Higher Income Nations See Harm in GM Food; Lower Income Countries Think they Help PeopleOctober 28, 2020
The Lloyd's Register Foundation World Risk Poll conducted by Gallup in the second half of 2019 reveals that up to 60 percent of people worldwide are worried the food they eat will harm them in the next two years. More than half of the survey participants also expect that they will be seriously harmed in the coming years by eating unsafe food. Gallup interviewed 150,000 people in 142 countries.
Genetically modified (GM) food is seen by survey participants as high risk with 48 percent saying they think these foods will mostly harm people during the next 20 years. This view is mostly held by people in higher-income nations where GM foods are seen as a safety issue such as in Greece where 84 percent of those asked think GM foods are more likely to harm them. In lower-income countries, however, 42 percent think that they will mostly help people during the next 20 years.
"The results of the World Risk Poll also reveal that food safety authorities need to consider carefully the channels they use to disseminate crucial information if it is to be effective," said Dr. Sarah Cumbers, director of evidence and insight at Lloyd's Register Foundation. Lloyd's Register Foundation's World Risk Poll will be repeated three times in the next six years. The next round of data collection gets underway in 2021.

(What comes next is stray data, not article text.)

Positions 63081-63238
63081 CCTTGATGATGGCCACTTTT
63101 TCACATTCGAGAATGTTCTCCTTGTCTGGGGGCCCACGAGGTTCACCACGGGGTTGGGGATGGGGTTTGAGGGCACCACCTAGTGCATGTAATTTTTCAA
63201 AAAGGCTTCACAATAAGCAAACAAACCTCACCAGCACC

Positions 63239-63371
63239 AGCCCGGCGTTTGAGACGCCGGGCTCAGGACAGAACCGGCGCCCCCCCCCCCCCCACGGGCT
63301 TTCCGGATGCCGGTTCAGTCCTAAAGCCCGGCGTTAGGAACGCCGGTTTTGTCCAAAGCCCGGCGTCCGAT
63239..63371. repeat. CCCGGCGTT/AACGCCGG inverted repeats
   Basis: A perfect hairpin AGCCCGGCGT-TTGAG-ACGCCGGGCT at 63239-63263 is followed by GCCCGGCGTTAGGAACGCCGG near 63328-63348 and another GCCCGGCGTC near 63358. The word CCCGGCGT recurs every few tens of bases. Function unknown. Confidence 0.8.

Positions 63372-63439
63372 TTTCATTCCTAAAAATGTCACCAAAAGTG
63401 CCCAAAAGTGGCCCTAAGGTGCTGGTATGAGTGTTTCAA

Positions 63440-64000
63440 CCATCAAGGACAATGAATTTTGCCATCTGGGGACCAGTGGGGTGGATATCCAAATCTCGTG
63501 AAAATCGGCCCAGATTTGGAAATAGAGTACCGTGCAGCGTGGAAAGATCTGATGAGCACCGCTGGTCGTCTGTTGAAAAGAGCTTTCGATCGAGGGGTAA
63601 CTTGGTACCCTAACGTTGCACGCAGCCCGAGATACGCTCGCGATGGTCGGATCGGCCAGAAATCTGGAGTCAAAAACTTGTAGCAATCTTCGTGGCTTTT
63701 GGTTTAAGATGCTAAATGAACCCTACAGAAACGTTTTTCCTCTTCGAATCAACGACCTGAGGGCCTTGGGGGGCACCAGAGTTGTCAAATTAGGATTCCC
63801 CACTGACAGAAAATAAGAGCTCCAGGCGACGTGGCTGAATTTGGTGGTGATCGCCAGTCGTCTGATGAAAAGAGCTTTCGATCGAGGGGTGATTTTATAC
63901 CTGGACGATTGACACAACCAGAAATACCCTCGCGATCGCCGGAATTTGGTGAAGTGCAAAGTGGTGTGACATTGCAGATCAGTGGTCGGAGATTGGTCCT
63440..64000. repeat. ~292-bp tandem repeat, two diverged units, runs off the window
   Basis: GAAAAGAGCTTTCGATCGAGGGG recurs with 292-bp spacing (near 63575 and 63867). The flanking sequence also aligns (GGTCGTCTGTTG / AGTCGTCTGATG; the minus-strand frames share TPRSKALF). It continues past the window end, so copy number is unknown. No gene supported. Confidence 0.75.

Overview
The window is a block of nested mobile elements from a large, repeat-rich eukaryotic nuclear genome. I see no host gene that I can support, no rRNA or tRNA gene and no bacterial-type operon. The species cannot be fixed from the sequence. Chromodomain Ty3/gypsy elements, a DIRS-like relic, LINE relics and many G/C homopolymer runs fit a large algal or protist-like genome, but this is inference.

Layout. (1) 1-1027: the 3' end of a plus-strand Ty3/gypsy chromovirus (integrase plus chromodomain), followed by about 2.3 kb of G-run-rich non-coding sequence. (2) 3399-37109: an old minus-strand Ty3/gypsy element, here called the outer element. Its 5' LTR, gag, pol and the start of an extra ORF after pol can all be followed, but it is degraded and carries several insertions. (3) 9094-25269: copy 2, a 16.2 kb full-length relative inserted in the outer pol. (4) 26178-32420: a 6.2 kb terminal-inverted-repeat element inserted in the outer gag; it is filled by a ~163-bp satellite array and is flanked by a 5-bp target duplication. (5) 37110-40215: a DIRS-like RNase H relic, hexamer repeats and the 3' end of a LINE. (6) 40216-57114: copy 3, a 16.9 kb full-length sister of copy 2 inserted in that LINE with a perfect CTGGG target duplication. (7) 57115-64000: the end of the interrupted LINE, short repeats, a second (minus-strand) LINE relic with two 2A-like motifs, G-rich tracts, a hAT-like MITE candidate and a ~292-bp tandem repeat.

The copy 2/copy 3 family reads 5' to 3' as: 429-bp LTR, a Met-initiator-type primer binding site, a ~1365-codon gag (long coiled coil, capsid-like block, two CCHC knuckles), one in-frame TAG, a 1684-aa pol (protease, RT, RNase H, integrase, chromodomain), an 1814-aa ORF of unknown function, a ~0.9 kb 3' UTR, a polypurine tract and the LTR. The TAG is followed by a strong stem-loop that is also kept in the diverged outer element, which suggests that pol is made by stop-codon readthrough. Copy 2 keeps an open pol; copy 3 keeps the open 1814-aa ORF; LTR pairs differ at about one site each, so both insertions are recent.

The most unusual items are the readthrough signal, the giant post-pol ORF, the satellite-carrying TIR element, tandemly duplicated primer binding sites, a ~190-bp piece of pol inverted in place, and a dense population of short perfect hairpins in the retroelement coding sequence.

You might also like:
- Europeans Now Less Skeptic About GMOs
- 2019 Eurobarometer Reveals Most Europeans Hardly Care About GMOs
- Survey: Most Americans Remain Confused About GMOs
The Crop Biotech Update is a weekly newsletter of ISAAA, a non-for-profit organization. The CBU is distributed for free to over 23,000 subscribers worldwide to inform them about the key developments in biosciences, especially in agricultural biotechnology. Your support will help us in our mission to feed the world with knowledge. You can help by donating as little as $10.
See more articles:
- Initial Tests Show Arthritis Drug Does Not Treat COVID-19
- SARS-CoV-2 Uses Neuropilin-1 to Infect Human Cells
News from Around the World
- International Regulators, Tech Developers Share Experiences on Animal Biotech
- Ghana's Scientists to Seek Commercial Approval for GE Cowpea
- Thai Farmer Highlights Role of Biotech in Changing the Course of Agriculture
- UAE Passes Mandatory Biotech Labeling Law
- Scientists Find Gene for Slim Inflorescence Shape of Barley
- Research Team Finds Hormones Control Root Length
- Higher Income Nations See Harm in GM Food; Lower Income Countries Think they Help People
- Scientists Uncover Molecular Mechanisms in Drought Sensitivity of Rice
Plant Breeding Innovations
- Comprehensive Advancement in Plant Virus Resistance Due to Genetic Engineering
- Genome Editing Offers Solutions to GHG Emission Problems
Subscribe to CBU: